I betcha, once you watch Ed Slott’s video and look at his web site, you will be looking forward to reading his books.  I can’t say which one is better as they all provide insights that knock your sense of the IRA savings world off its moorings.

Here is one of his books for you to preview by hovering your mouse over the link:

The Retirement Savings Time Bomb . . . and How to Defuse It: A Five-Step Action Plan for Protecting Your IRAs, 401(k)s, and Other RetirementPlans from Near Annihilation by the Taxman



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Oct 01 2010

A 10 cent Savings Stamp, available for purchase until 1970.

When I was a kid we saved in school. Each week, the teacher gave students an opportunity to buy Savings Stamps. Some of you will remember Savings Stamps, and if you do, you know they had engravings of the Minuteman statue, they were licked and then they were collectively placed in paper folders to await redemption.

When the paper folders were full of stamps equaling whatever the proper purchase value was, they were traded in for a $25 United States Savings Bond. The Bond wasn’t worth $25 when you bought it, but with time would accrue interest until it could be cashed in for twenty-five dollars.

This book on war savings bonds might be of interest. Preview this Kindle Book by hovering your mouse over this link:

Factual information, the seven war loans and the victory loan, war savings bonds and stamps



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Sep 30 2010

When I was a kid, we saved “Lady Head” Dimes.

By the time I was a kid in the 1950s, there was a mixture of “Mercury Dimes,” or lady head dimes as we called them, and Roosevelt Dimes in circulation. I had a girlfriend, a BFF or Best Friend Forever, by today’s vernacular, who belonged to a very functional family that seemed to have every based covered. They were also very frugal and spent their money wisely from everything I could see and from what I can now remember. The concept of saving lady head dimes” was not my own, therefore, but came from my girlfriend, Janet.

A Roosevelt Dime

I remember one day when I was at her home with her and her family, one of them was handling a handful of change for some reason and exclaimed, “Oh! A lady head dime!” The treasure was immediately removed from the handful of change and placed in a savings bank. It was explained to me, that lady head dimes were being saved. Saved? That was a new concept: to save regularly from pocket change. But, saving that way was a formal experience and I enjoyed the immediacy of Janet’s lady head dime method deducted from “cash on hand.”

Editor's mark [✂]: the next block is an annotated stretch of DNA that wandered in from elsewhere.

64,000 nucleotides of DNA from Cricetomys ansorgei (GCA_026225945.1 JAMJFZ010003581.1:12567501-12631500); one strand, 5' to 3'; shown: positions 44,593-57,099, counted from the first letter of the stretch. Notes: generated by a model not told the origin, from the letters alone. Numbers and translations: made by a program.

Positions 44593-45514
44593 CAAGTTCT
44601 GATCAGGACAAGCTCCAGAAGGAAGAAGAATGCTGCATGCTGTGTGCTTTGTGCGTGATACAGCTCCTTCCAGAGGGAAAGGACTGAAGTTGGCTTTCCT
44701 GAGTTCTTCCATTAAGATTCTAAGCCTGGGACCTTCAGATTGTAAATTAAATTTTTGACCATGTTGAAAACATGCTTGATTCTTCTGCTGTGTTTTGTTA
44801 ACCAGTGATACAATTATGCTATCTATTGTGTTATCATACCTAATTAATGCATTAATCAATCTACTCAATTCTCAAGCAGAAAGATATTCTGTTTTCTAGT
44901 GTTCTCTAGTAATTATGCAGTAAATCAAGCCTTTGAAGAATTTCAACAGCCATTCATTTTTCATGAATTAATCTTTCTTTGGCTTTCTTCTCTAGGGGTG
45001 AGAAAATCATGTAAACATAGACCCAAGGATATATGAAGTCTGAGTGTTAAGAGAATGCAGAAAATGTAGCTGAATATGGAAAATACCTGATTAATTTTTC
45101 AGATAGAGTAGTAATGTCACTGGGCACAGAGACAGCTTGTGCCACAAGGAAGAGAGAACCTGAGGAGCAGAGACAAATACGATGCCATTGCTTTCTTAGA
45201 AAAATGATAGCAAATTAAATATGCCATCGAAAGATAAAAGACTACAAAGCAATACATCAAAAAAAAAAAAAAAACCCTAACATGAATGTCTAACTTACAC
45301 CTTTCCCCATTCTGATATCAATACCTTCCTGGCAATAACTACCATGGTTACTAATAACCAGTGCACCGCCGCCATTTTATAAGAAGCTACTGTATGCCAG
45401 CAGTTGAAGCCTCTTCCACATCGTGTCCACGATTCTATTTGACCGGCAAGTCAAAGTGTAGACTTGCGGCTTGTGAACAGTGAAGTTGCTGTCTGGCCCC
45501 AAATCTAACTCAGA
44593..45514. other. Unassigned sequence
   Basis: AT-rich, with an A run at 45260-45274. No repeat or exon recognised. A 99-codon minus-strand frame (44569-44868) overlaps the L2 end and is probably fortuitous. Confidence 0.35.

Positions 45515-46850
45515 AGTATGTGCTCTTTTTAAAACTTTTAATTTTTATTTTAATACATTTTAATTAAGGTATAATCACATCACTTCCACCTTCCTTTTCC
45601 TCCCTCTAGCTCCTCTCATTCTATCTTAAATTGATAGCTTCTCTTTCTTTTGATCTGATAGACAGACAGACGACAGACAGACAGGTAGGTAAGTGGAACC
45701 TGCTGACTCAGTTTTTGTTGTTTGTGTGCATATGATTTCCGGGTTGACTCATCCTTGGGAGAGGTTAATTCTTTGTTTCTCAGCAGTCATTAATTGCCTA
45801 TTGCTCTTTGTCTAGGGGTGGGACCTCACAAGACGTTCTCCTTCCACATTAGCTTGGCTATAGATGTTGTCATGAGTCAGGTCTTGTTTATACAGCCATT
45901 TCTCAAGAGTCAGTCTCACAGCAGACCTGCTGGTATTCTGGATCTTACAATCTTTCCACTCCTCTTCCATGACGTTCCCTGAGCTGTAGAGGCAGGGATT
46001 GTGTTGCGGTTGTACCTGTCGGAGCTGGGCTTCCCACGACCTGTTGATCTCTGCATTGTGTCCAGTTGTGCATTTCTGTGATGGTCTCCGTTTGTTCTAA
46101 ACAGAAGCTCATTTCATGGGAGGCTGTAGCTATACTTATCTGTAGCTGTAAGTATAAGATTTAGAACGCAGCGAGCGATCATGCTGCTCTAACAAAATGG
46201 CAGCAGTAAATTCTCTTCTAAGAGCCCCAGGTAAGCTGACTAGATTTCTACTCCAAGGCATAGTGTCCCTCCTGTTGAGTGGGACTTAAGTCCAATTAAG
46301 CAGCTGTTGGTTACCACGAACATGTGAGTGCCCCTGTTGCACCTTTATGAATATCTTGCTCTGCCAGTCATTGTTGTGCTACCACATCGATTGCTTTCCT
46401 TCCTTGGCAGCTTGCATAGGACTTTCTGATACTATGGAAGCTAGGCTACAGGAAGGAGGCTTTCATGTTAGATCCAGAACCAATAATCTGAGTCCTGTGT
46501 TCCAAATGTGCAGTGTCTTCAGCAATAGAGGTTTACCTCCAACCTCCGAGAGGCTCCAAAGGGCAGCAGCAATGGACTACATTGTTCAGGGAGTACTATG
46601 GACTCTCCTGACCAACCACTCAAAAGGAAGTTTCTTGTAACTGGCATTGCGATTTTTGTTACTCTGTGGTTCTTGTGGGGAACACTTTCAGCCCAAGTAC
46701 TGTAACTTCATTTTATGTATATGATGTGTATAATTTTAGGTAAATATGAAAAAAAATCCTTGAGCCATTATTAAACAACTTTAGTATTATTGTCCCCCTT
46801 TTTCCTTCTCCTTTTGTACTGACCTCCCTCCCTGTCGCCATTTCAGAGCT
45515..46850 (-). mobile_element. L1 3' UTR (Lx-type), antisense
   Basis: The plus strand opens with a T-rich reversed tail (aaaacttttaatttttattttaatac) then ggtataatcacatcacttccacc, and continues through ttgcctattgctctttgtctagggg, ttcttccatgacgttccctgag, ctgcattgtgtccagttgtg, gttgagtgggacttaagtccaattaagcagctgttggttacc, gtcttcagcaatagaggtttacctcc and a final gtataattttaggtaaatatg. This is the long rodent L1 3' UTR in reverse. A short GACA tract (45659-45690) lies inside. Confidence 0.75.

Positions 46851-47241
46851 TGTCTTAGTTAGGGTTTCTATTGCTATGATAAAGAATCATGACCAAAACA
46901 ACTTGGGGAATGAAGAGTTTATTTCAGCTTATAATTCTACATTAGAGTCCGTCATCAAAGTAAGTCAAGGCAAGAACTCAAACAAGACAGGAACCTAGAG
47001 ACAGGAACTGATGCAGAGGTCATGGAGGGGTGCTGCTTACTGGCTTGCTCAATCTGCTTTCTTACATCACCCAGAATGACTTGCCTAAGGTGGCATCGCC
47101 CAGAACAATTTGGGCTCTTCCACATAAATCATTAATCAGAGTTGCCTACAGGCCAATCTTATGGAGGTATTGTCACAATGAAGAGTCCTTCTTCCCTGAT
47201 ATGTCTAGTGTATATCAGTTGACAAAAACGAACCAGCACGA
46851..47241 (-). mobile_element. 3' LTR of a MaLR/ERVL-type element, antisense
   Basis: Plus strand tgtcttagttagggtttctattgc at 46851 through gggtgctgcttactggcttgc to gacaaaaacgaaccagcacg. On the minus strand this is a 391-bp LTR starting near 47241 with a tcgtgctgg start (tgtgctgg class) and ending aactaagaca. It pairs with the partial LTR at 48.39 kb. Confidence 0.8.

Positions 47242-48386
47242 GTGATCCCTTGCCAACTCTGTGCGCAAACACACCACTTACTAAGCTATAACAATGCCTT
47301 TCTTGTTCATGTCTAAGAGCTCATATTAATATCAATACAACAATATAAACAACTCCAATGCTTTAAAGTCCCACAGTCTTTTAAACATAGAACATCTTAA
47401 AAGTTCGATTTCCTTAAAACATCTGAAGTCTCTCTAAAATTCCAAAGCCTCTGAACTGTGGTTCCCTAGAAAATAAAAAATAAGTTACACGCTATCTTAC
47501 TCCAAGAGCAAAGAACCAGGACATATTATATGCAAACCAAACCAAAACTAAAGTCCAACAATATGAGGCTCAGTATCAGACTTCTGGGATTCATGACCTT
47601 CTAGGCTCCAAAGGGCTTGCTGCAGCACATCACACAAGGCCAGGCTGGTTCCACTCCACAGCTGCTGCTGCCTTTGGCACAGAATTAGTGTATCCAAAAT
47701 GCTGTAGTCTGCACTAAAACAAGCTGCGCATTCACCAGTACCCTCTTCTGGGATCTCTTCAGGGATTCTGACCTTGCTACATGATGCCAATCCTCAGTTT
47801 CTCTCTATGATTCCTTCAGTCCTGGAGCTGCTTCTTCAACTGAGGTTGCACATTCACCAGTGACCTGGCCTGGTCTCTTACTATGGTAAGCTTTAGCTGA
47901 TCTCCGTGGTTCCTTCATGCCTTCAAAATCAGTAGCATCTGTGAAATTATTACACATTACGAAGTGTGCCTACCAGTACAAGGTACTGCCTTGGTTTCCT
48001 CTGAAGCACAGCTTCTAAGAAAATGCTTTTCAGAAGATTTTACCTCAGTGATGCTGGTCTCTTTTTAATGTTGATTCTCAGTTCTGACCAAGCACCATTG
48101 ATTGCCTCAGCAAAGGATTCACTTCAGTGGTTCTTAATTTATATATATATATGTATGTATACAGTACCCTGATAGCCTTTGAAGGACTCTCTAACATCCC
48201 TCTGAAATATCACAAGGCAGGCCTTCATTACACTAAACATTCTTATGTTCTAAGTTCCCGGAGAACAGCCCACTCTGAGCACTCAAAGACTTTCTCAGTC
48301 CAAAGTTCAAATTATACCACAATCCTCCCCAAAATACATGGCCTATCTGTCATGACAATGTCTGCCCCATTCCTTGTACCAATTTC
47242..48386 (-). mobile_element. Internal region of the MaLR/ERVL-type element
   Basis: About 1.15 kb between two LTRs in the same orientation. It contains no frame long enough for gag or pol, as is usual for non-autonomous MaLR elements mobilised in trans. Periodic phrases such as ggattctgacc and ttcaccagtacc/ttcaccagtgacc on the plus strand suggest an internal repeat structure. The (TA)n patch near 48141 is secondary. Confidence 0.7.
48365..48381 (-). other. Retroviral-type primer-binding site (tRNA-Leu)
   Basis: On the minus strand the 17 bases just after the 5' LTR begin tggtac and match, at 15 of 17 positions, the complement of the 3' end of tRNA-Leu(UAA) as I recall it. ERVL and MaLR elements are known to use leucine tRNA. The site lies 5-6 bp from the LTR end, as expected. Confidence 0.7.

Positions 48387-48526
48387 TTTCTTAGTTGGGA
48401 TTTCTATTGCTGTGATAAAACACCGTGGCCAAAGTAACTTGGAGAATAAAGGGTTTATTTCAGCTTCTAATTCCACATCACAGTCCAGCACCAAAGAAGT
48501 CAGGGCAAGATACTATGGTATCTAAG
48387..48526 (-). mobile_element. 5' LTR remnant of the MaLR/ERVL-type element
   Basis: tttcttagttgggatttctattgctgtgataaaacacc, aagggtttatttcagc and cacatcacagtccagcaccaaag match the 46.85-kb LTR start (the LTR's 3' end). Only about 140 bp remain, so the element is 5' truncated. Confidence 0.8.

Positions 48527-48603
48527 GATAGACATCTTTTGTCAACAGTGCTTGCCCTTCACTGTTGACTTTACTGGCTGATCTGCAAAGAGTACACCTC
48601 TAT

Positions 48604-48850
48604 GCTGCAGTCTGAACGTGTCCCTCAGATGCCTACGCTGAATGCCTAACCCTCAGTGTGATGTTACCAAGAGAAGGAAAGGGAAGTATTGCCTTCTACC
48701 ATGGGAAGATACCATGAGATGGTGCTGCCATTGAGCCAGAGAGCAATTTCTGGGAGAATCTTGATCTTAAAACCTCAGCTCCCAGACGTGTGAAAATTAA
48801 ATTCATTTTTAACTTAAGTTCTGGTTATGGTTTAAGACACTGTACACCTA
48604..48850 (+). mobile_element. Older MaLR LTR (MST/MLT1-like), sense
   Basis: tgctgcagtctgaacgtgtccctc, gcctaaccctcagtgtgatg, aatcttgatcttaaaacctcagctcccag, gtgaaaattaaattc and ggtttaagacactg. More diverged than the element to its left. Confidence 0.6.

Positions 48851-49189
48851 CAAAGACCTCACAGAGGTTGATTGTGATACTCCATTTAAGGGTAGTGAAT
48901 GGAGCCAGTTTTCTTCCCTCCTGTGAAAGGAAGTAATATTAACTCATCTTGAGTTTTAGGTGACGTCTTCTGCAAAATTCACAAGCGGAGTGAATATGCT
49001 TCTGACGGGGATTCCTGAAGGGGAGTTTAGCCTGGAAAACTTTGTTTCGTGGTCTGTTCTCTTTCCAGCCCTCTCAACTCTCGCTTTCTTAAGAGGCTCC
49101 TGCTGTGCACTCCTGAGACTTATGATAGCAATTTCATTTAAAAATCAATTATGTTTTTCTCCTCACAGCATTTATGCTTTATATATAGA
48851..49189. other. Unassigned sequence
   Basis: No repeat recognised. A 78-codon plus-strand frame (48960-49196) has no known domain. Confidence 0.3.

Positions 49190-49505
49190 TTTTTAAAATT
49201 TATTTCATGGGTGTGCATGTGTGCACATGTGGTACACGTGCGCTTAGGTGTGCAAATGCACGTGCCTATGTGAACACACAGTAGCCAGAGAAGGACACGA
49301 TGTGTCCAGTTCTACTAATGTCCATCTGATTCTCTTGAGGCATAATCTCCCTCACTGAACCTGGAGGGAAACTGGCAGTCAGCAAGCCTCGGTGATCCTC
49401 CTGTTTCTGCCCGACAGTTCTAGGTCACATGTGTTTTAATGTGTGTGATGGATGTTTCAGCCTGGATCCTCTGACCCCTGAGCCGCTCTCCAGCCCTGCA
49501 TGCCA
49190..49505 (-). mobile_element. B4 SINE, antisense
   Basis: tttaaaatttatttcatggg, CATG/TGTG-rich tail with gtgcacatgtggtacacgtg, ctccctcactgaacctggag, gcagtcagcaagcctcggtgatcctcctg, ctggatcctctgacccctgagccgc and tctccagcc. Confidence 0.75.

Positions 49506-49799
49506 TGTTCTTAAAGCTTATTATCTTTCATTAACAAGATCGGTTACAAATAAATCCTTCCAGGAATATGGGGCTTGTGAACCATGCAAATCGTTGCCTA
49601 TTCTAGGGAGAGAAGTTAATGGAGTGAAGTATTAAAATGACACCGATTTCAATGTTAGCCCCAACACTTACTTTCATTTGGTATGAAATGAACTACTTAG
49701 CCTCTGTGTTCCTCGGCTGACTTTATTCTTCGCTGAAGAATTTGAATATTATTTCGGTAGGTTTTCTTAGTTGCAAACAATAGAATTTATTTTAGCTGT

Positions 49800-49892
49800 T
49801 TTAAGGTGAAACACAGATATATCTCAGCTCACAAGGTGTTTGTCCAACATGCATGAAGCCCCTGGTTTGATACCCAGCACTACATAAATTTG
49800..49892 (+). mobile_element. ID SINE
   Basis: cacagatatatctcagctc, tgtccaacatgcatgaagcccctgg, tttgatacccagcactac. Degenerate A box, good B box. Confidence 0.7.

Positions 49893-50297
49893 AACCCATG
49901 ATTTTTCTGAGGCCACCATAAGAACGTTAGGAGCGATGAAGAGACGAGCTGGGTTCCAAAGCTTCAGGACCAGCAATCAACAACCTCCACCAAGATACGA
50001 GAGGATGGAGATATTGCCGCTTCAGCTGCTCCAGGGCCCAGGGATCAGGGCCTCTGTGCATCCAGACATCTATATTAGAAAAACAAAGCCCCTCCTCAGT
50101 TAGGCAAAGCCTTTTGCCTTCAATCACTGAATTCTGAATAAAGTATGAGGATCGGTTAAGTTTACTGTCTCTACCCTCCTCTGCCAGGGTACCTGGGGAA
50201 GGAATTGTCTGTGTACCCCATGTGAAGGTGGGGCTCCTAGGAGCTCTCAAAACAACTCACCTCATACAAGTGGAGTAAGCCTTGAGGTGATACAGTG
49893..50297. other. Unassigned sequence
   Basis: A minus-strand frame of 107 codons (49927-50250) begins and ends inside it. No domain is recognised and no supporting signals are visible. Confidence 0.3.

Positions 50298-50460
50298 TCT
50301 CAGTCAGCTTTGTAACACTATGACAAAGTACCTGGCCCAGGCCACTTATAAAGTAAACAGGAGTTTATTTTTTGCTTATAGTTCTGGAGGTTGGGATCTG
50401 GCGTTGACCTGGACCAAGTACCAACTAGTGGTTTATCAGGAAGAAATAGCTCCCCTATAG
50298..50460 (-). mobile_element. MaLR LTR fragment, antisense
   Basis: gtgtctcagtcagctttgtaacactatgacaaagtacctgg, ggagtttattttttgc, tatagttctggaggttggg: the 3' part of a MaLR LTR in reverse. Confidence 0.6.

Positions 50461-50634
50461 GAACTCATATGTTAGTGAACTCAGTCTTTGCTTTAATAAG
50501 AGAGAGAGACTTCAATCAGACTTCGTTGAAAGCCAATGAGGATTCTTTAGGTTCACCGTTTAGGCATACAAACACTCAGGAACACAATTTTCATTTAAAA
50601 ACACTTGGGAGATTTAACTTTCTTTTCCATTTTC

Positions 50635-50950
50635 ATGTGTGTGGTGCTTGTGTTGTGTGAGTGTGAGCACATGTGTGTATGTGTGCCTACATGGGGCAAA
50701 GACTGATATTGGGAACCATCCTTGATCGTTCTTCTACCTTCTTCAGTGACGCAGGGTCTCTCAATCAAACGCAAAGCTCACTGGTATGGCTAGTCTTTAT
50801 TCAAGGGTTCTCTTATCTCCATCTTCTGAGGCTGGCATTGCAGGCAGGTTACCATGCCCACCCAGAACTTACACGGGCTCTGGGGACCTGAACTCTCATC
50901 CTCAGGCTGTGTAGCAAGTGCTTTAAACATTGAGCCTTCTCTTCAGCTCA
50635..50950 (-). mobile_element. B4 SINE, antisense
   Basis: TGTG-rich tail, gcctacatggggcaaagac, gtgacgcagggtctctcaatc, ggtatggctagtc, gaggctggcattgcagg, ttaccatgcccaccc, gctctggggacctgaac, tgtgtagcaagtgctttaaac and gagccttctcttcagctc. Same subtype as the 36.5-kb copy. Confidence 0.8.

I thought collecting lady head dimes was a great idea and started saving them on my own in a little round glass fishbowl Daddy had helped me win at a carnival by throwing a ping pong ball at a display of goldfish meekly awaiting their fates. After the fish had decided to move on to better things, the fishbowl sat on my Mother’s old vanity table in my room at home.

The bowl just sat there and the dimes within it grew and grew until one day I had the fishbowl almost full and spent it for some goody at the dime-store, which you have to admit, was appropriate. I have always remembered the thrill of the experience, for it made the idea of saving money for a rainy day into a game of treasure hunt. And the Liberty Dimes were declining in the frequency with which they were found in pocket change, so I did not generally miss the amount subtracted from my cash flow.

I still save that way today saving selected state quarters. It’s a handy way to save and it is amazing how these little subtractions from pocket change add up to provide a nest egg. Why not try selecting a coin for saving out of your pocket change? Then you’ll have a cache of coins for when you need that little extra something.

Why you could even save them in a sugar bowl in the kitchen cabinet, just like they did in all of the farmhouses on TV. If you watched those shows, you’ll remember the mother would think pensively about some otherwise denied purchase, go to the kitchen cabinet, solemnly take out the sugar-bowl and say wistfully, “Well, I guess we’ll just have to take the money out of the sugar-bowl.” Her voice then trailed off into a fear for the future.

Start your Sugar Bowl nestegg today! It’s fun and it accrues quickly.



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Sep 29 2010

Winged Liberty Head Dime
(1916-1945)

When I was a kid and called this a lady head dime, I was corrected more times than not by someone offering the admonition that this was not a lady, but was the head of Mercury, the Roman messenger to the Gods. Now, having carried this grudge for years, I would like to set the record straight. Although many people call this a Mercury Dime, this portrait is not of Mercury and actually is of a lady, Lady Liberty.

Lady Liberty wears a Phrygian Cap, a classic symbol of liberty and freedom and the wings extend outwardly from the cap to indicate Freedom of Thought, in particular. Winged Liberty Head Dimes were produced from 1916 to 1945. The Roosevelt dime, showing a portrait of Franklin Delano Roosevelt was produced starting in 1945 and is still minted today.

Funny how things change.  You could look long and hard before you find a Mercury Dime in your change today. Better pick a favorite state and collect state quarters…